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Old 04-30-2018, 04:43 PM   #37
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adamkalins, thank you for the very detailed post.

On the advice of Foiled Again and other posters, I've been comparing the Sport 16' to cheaper fiberglass trailers with similar layouts. The R Pod 171 is growing on me. I would have to do a lot of modifications to really make it work for me, but it's encouraging to see that the R Pod owner community is very active and they seem enthusiastic about the brand.

Because I don't plan to travel extensively, I don't need to tow very often or for very long. Based on what some posters have written, I think if I got a good hitch from Can-Am RV for a Ford Escape, I could tow my trailer in an emergency (as long as I drove very slowly, with my flashers on) but it's also possible to just rent a truck, or even hire someone to tow it for me. So, I do have more options that I am aware of now, thanks to everyone in this thread.
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Old 04-30-2018, 06:23 PM   #38
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One thing to consider, not related to the tow vehicle, is where your "waste" goes. This is a really critical piece to consider, especially in an urban environment where it is more difficult to get to a dump station. Every drop of water you use has to go _somehwere_. In the case of the 16' Bambi, it has a single 21 gallon tank for all of the waste...and it holds 23 gallons of fresh water.

Lets say you are super careful with water consumption while showering and you only use 5 gallons, and then you use 2-gallons a day to use the bathroom and wash your hands, and then 1 or 2 gallons in the galley. Thats only 10 gallons a day, which is a drop in the bucket (pun intended?) when you consider you use more than 10-gallons a day flushing a toilet. That gets you 2 days without having to dump the tank. Maybe you believe you can skip showering to every other day, so then you can get 4 days.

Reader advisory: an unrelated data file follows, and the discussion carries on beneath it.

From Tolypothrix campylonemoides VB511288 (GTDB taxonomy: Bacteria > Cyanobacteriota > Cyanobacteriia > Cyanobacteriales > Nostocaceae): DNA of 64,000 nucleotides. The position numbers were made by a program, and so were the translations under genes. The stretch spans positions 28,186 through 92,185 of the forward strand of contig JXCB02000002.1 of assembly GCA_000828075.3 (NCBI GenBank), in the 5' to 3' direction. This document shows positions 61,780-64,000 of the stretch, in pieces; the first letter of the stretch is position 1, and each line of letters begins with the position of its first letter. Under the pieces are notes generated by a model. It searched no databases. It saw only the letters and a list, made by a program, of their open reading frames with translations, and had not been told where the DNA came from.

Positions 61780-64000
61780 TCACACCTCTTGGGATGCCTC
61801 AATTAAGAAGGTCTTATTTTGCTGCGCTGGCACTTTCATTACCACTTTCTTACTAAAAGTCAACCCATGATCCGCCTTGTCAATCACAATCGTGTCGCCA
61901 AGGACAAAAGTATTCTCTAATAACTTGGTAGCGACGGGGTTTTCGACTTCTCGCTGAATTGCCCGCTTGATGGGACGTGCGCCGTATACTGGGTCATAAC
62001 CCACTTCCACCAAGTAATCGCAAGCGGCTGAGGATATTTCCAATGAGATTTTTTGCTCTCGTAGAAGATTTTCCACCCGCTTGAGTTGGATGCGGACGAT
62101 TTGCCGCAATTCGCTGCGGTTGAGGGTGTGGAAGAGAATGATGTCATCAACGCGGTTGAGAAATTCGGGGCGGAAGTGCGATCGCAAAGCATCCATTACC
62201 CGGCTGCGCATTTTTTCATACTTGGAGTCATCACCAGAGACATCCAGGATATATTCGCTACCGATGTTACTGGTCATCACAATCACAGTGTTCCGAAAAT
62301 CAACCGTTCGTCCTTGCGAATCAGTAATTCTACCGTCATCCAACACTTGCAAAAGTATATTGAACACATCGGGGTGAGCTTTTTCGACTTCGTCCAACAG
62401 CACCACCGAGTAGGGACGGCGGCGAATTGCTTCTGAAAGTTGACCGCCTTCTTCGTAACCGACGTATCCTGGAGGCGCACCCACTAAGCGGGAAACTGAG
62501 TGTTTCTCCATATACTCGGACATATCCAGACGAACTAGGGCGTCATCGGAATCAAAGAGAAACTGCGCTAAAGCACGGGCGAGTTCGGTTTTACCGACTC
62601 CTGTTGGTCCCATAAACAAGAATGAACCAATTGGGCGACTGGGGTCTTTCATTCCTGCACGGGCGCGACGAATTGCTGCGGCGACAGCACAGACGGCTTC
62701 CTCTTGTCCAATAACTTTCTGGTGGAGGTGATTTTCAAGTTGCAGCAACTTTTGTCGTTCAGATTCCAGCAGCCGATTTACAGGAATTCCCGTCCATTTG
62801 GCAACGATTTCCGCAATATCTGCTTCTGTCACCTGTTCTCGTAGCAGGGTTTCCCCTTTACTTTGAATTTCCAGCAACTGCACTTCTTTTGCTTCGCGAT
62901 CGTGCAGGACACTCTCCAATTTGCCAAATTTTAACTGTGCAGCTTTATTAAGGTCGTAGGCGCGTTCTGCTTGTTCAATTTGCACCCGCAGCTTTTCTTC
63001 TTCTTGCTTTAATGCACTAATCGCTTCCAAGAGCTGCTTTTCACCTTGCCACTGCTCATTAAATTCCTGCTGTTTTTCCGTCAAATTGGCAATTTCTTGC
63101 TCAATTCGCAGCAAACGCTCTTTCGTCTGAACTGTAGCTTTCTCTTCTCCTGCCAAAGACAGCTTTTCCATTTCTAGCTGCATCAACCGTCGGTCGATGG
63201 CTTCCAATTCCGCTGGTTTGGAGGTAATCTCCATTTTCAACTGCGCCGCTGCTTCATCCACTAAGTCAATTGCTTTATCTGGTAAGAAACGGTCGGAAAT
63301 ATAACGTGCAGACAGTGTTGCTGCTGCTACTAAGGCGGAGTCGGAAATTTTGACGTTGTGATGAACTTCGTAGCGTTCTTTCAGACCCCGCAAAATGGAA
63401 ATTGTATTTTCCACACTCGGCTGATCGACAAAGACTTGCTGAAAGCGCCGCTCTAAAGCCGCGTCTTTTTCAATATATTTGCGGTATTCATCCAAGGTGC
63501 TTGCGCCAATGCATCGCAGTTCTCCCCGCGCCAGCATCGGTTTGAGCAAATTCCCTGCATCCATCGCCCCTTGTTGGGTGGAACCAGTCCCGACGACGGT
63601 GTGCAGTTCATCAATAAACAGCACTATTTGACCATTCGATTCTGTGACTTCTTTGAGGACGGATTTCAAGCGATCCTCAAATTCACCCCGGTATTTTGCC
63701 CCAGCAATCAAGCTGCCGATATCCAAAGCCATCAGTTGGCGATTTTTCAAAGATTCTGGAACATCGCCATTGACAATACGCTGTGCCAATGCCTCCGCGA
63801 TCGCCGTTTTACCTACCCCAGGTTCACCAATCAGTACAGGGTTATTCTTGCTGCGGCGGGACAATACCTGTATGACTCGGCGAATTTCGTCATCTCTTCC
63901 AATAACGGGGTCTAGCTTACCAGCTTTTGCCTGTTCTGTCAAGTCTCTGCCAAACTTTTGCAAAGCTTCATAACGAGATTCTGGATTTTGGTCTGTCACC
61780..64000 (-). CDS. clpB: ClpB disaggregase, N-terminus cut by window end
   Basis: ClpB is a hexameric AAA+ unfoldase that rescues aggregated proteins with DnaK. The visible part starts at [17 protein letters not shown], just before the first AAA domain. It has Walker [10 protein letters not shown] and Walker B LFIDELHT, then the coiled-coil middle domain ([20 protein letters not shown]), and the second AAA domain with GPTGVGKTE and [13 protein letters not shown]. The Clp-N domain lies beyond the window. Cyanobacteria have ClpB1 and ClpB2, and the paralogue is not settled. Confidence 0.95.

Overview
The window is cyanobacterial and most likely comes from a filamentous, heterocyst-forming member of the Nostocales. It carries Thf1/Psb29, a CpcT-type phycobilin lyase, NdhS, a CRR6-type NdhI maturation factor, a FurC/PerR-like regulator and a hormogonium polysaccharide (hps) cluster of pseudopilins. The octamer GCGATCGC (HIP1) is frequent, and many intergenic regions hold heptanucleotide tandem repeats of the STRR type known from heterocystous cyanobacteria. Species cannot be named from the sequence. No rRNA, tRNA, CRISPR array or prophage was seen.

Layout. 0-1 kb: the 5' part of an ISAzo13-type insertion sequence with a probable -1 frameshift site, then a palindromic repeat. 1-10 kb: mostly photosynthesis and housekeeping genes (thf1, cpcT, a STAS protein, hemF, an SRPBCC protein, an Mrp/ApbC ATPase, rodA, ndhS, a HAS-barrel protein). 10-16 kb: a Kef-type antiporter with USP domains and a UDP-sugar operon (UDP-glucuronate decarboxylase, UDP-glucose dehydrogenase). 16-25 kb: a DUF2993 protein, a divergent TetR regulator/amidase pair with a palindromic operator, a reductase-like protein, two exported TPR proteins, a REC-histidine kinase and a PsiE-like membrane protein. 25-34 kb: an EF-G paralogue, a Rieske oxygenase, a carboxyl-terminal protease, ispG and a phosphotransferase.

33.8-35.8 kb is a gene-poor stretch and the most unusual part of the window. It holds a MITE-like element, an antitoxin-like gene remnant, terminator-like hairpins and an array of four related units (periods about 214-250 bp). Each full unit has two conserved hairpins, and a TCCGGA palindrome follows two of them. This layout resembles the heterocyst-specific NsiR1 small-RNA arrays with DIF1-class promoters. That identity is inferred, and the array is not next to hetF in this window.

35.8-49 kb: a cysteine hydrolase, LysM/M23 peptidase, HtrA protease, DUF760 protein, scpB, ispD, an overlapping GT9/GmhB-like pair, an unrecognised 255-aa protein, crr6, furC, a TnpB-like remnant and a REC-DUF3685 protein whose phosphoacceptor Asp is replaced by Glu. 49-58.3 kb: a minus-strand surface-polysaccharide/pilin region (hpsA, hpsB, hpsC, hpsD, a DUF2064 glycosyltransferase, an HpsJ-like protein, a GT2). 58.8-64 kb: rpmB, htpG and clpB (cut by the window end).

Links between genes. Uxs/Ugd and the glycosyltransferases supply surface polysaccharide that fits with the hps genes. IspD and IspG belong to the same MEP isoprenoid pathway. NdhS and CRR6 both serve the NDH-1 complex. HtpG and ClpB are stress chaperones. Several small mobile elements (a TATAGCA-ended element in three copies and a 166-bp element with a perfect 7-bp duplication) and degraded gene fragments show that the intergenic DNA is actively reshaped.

When the tank is full, the trailer has to be hooked up to a dump station. So please do not overlook this part, it isn't like you can just park and live. You need water coming in, sewage going out.
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Old 04-30-2018, 07:21 PM   #39
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One thing to consider, not related to the tow vehicle, is where your "waste" goes. This is a really critical piece to consider, especially in an urban environment where it is more difficult to get to a dump station.

When the tank is full, the trailer has to be hooked up to a dump station. So please do not overlook this part, it isn't like you can just park and live. You need water coming in, sewage going out.
If I was "driveway surfing" I could hook up to my host's sewer clean-out.
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Old 04-30-2018, 07:28 PM   #40
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I also tow my 16' Bambi with a Toyota 4-Runner, 6 cylinder. I am able to tow the trailer up Hwy 120, Tioga Road out of Lee Vining. A pretty long climb of about 6000 Ft. elevation gain. I can manage at about 3000rpm, 30-40mph...all the curves can handle.